CM . . .
. Volume XIII Number 3 . . . . September 29, 2006
He was telling me in his long, roundabout, Bruce Cutter fashion that when the darkness comes, from outside or from inside, and tempts you to mine the schoolyard, blow up the building, pick up the gun, throw the punch – then you have two choices, the green helmet or the blue one. You can join the war, or you can keep the peace.
Lee Mercer does not start out as a likeable character. He sees the world in very black and white terms – his terms - and he is not willing to change or to listen to anyone. His character changes and grows throughout the book, but the changes are very subtle. The reader mainly notices the changes when Lee does something that he would not have done in the past, such as his volunteering to help someone or figuring out the consequences of his actions. The Blue Helmet reminds the reader that all actions have consequences, and that one must take responsibility for one's actions and the resulting consequences. This is brought home time and time again as Lee sees the consequences of his actions, first without accepting them, and then starting to take the responsibility. William Bell draws parallels between actions in war, such as what Bruce experiences in Croatia, and actions at home, such as what Lee experiences. The setting does not matter; you always have the same two choices – the green helmet or the blue helmet. The Blue Helmet is also the story of Lee's family, especially the relationship between Lee and his father. Their relationship is in terrible shape, and neither one tries to understand the other. Lee has to grow and accept the reasons why his father works two jobs, and he has to reach out to make the reconciliation and re-create his family. These sections are written in very stark terms, without taking sides with Lee or his father.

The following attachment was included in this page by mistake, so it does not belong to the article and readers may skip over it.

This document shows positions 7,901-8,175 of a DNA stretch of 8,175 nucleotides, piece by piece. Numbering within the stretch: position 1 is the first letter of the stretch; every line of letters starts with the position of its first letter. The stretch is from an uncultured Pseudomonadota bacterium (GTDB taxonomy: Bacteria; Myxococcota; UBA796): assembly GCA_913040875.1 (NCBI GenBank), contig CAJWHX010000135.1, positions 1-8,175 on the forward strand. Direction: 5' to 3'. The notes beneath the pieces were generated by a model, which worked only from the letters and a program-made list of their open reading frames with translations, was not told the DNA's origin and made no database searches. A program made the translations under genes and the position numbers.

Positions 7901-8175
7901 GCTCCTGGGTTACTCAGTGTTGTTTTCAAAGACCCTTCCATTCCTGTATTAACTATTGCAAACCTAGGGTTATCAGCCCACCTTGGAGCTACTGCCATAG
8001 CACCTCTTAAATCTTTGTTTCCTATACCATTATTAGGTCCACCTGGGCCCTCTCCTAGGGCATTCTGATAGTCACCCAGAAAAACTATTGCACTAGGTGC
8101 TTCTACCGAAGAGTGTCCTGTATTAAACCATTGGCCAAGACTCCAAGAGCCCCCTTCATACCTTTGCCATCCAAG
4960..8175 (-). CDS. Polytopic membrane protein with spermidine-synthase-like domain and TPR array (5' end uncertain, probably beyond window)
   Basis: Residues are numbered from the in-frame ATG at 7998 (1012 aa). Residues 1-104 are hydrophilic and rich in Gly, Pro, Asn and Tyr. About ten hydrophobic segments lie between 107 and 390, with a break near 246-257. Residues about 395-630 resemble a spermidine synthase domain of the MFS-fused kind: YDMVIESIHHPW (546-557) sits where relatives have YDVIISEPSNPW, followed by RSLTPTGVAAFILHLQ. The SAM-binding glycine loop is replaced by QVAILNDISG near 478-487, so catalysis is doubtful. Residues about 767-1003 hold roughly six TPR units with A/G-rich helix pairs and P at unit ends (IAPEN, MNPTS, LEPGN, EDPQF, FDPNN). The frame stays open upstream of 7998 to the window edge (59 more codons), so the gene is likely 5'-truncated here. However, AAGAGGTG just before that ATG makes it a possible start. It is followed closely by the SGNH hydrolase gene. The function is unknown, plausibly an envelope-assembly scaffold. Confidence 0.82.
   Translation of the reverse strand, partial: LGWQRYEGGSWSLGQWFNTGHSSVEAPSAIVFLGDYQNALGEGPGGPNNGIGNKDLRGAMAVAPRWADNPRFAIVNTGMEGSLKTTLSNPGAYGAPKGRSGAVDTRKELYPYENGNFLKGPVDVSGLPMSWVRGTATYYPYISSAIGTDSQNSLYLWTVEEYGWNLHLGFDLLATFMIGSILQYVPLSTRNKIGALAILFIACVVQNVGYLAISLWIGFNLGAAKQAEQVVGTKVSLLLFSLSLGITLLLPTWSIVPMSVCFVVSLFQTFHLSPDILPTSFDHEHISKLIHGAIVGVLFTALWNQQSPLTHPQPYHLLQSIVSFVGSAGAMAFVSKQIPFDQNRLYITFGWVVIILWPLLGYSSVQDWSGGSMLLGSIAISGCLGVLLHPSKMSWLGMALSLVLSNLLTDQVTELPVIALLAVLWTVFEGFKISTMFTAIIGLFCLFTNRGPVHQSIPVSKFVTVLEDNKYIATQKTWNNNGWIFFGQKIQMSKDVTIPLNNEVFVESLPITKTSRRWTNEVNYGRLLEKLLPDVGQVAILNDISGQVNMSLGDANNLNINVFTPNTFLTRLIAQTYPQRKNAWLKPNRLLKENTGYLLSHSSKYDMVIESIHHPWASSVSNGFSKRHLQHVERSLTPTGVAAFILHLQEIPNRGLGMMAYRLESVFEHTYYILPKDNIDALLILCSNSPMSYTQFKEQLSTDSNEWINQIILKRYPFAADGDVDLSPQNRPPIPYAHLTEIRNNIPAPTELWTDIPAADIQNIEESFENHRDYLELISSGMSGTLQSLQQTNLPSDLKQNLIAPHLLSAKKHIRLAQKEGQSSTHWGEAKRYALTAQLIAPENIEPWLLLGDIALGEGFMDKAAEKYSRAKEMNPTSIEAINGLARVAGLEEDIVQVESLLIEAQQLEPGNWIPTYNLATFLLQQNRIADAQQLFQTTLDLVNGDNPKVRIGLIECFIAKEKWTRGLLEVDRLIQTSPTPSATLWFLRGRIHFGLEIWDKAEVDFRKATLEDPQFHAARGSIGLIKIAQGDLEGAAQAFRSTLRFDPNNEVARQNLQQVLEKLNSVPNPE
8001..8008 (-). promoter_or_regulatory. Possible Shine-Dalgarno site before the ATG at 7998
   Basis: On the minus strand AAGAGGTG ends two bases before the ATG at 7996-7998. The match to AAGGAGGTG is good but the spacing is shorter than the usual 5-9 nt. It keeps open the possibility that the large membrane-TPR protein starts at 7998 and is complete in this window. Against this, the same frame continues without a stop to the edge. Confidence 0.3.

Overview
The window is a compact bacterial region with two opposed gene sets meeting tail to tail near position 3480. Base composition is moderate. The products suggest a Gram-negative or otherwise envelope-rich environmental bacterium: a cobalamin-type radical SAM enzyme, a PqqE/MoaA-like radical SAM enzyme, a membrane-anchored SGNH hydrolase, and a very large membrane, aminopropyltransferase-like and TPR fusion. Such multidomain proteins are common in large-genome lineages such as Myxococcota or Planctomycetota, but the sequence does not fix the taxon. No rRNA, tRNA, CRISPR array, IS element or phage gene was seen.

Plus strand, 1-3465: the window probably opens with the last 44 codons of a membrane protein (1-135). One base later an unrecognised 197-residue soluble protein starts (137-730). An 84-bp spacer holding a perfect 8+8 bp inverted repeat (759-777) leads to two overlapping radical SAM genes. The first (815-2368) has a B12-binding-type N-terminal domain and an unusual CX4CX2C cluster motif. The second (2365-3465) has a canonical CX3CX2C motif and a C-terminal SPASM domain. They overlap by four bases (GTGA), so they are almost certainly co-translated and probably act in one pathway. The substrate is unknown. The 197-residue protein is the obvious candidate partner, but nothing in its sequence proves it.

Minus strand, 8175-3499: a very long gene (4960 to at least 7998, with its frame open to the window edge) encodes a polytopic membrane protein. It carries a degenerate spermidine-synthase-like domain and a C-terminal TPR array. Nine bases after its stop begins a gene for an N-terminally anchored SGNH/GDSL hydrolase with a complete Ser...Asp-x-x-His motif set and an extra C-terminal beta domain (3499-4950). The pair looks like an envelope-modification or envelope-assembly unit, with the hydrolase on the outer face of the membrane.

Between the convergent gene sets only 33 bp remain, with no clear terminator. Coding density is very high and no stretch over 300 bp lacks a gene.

Bell has created a fast-paced and moving story of a teen trying to find his place in the world and make the choice between the green helmet and the blue helmet.
Daphne Hamilton-Nagorsen is a student in the School of Library, Archival and Information Studies at the University of British Columbia in Vancouver, BC.
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